Do You Walk With Confidence?
Learn the Ins and Outs of the Employment Skills LDE and how it can prepare you for your first job interview.
Should you shake hands when introducing yourself? Do you need to ask to be seated? How might you answer the prompt, “Tell me about yourself?” Many high schoolers, college students and even young adults ask these questions and more before nervously walking into their first job interview. In fact, most feel unprepared. The National FFA Organization created a Leadership Development Event (LDE) to combat this stress and give FFA members the tools needed to walk in with confidence.
“The Employment Skills contest is the perfect preparation for real world job interviews and placement,” says Jessica Connelly, superintendent for the state Employment Skills LDE the past several years. “It’s designed to walk students through an application, interview and selection process. It’s one of the most practical professional development experiences available to students.”
Brooke Kreatz, a Chillicothe agricultural education instructor and FFA advisor, agrees the LDE equips students for their first job interview experience.
“Employment Skills prepares students for the process of applying for a job,” she says. “They have to be able to fill out a job application, prepare a cover letter and resume, as well as request and get a letter of recommendation in a timely manner. The overall mission is to produce a capable, contributing future employee through practicing these employment skills.”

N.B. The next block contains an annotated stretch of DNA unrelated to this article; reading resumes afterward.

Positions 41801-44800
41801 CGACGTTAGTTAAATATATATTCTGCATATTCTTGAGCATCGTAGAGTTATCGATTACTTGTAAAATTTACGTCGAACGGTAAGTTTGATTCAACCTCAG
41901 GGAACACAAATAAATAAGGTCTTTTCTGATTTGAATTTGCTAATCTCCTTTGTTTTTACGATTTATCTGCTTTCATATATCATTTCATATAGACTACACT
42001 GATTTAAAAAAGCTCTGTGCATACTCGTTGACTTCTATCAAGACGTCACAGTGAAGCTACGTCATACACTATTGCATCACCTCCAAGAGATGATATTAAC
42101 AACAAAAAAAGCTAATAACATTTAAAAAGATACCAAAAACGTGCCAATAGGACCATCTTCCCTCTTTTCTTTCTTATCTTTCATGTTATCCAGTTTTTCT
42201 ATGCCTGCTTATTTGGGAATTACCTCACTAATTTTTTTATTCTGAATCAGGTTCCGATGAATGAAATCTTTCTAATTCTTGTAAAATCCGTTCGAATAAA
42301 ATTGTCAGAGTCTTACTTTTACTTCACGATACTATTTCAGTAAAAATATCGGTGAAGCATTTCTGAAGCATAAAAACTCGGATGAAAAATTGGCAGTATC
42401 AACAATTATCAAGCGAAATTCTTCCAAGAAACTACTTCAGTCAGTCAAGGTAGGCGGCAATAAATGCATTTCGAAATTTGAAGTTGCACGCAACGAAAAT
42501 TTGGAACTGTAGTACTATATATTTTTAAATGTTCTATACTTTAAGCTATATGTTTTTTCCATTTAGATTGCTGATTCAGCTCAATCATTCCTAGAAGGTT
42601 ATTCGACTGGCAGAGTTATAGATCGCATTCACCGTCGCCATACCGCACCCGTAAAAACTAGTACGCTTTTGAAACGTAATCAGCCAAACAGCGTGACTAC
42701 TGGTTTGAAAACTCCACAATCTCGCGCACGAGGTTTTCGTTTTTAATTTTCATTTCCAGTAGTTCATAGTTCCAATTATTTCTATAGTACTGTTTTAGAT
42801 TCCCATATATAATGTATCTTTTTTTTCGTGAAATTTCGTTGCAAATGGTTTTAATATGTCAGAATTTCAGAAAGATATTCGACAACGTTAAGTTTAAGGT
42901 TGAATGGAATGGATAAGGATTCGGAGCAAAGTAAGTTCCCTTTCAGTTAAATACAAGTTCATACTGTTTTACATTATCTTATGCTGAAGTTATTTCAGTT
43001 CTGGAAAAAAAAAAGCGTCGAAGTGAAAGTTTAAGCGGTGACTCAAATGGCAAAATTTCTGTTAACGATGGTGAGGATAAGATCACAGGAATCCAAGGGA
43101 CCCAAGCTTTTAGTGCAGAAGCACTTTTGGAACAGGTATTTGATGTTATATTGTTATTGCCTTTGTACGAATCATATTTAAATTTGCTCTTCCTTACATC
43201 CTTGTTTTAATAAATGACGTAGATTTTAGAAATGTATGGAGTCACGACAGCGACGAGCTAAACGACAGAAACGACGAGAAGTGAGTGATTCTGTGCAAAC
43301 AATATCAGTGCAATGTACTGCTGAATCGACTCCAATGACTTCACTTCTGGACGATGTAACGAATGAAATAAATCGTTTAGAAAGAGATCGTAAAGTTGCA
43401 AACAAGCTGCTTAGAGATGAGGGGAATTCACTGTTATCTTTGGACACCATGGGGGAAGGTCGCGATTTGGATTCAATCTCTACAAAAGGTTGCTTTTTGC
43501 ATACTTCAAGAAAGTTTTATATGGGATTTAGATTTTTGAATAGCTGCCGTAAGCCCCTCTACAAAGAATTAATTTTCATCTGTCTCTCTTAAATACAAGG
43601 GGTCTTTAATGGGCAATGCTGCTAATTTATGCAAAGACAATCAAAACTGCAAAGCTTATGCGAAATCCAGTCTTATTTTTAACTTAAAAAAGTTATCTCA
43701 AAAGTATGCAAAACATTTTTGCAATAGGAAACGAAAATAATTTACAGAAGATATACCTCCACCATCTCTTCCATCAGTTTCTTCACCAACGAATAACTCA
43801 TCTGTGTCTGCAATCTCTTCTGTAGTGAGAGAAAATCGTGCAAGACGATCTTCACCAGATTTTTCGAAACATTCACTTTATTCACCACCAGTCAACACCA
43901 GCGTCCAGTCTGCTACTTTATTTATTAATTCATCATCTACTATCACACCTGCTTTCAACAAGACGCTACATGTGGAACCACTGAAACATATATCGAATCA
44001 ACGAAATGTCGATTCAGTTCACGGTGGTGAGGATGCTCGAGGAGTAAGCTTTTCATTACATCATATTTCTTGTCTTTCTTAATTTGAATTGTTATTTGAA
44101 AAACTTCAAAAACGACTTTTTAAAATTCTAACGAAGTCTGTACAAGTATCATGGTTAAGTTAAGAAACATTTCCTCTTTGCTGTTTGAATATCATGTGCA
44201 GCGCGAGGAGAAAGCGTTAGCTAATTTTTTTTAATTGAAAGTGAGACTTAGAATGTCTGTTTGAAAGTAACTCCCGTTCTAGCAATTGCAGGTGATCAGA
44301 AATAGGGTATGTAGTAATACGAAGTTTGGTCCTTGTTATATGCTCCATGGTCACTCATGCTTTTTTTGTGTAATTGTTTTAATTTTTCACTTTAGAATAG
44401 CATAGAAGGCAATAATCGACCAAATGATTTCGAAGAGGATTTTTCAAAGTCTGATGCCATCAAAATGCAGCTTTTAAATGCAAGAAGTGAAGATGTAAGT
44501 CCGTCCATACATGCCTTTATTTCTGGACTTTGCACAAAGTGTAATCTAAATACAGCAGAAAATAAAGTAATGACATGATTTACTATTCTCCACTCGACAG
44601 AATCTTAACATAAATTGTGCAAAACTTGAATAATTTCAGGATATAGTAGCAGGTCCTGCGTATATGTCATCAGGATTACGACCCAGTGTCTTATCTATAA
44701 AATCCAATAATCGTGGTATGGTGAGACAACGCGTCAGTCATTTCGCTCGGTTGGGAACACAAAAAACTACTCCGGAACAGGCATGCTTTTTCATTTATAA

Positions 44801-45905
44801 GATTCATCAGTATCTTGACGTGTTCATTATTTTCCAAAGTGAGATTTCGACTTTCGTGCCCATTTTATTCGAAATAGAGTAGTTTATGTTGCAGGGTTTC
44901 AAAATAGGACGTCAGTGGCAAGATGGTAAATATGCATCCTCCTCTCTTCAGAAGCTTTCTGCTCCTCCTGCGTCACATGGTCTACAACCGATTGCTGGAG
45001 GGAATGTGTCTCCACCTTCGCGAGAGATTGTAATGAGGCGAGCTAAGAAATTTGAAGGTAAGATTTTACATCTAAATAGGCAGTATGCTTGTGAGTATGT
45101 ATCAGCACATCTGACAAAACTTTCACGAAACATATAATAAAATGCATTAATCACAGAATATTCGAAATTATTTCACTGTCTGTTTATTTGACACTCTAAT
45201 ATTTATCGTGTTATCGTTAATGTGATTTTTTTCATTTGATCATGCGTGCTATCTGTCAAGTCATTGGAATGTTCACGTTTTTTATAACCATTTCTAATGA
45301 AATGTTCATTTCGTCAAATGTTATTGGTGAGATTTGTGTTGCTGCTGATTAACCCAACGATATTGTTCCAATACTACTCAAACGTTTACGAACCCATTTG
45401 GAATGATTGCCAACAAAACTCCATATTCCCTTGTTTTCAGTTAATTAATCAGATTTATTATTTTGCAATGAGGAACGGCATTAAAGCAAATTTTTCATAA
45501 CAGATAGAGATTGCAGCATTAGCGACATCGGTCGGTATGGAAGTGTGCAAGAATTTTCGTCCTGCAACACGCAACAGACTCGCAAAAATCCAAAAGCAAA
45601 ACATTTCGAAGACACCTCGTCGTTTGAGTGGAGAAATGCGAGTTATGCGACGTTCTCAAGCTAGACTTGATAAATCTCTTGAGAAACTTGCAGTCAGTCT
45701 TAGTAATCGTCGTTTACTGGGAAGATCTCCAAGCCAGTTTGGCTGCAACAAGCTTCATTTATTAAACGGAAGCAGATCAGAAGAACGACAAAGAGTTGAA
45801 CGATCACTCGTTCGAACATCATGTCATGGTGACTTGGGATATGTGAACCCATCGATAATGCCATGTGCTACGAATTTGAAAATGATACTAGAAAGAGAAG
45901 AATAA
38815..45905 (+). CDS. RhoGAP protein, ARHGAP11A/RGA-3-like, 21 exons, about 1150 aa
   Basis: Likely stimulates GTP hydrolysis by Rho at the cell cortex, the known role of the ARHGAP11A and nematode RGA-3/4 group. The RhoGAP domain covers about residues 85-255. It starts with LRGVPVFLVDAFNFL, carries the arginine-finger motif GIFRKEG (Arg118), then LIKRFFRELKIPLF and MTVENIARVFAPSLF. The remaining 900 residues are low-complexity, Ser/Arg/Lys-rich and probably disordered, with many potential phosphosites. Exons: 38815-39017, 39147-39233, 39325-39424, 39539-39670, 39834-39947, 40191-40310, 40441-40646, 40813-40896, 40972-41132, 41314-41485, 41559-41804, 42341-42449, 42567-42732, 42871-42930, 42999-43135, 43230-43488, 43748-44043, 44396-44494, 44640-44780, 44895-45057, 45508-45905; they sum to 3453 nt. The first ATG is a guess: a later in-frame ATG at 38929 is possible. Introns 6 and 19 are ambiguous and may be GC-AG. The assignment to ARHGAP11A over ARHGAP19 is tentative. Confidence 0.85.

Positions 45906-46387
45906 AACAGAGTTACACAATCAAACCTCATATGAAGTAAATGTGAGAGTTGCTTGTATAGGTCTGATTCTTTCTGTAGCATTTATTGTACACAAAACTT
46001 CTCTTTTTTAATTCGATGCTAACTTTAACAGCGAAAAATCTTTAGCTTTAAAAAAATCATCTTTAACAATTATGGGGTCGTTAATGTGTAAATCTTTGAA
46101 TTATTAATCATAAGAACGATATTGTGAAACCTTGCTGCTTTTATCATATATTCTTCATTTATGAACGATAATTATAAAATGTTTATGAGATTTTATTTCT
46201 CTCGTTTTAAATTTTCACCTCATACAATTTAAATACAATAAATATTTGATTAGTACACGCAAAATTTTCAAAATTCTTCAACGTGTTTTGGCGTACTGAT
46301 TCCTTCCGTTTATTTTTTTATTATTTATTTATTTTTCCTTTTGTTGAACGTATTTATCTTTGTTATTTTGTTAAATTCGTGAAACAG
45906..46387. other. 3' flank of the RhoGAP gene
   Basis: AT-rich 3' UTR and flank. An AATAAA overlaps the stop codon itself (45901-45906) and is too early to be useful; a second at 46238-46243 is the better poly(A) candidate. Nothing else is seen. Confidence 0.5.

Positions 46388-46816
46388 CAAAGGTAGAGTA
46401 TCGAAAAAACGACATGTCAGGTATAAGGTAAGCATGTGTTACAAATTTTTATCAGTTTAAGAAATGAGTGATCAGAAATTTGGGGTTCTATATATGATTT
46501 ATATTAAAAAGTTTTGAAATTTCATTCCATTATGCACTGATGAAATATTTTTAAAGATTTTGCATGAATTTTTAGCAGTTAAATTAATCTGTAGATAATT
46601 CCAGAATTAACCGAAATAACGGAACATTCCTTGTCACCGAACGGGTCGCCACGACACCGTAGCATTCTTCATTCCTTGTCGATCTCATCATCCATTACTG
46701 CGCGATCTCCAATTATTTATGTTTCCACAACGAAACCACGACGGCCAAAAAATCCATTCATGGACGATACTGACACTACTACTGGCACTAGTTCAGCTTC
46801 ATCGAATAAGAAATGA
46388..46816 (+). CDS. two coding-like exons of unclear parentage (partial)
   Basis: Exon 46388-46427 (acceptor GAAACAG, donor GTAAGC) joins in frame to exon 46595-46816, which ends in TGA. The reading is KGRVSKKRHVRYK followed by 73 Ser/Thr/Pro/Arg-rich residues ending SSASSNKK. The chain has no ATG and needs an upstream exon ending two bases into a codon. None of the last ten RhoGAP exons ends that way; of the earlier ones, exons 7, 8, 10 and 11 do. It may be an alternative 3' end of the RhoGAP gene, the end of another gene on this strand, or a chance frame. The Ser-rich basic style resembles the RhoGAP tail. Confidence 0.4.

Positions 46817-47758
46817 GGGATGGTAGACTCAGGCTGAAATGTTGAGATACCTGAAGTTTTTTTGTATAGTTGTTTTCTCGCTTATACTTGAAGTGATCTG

As a human resources professional, Connelly encourages FFA members to exercise these skills in preparation for the future.
“Students can never be too prepared for what awaits them after walking the halls of their high school,” she says. “Whether it’s college, junior college, tech school or the work force, this LDE helps every student practice for the future.”
This preparation starts in high school through extracurricular activities like FFA, something Kreatz knows the impact of firsthand.
“Students who are involved in extracurricular activities are more confident and feel more comfortable when in front of future employers,” Kreatz says. “Marketing yourself is an important skill to have. The process of applying for a job can be stressful. If you already have the skills needed to go through the process it can ease that stress. I know from my own experiences that competing in LDEs and CDEs gave me an upper hand when interviewing because I knew what to expect, and I was able to walk in my interview rooms with confidence.”
In addition to confidence gained in extracurricular activities, employment skills are something all students benefit from learning.
“As part of the Agricultural Business Curriculum sponsored by FCS Financial, we are able to teach all students these skills in the classroom,” Kreatz says. “I am a firm believer that all students need to learn employment skills and build confidence, and this curriculum does just that. Students can learn so much from each other and it is important that they get a chance to interview in front of their peers.”
Connelly adds practice in and out of the classroom are critical in preparing for a future career.
“At some point, every student will experience the job interview and selection process,” Connelly says. “I always find myself performing best in those environments if I practice before. This contest is the practice and feedback to help all students perform well themselves.”
by Brandelyn Twellman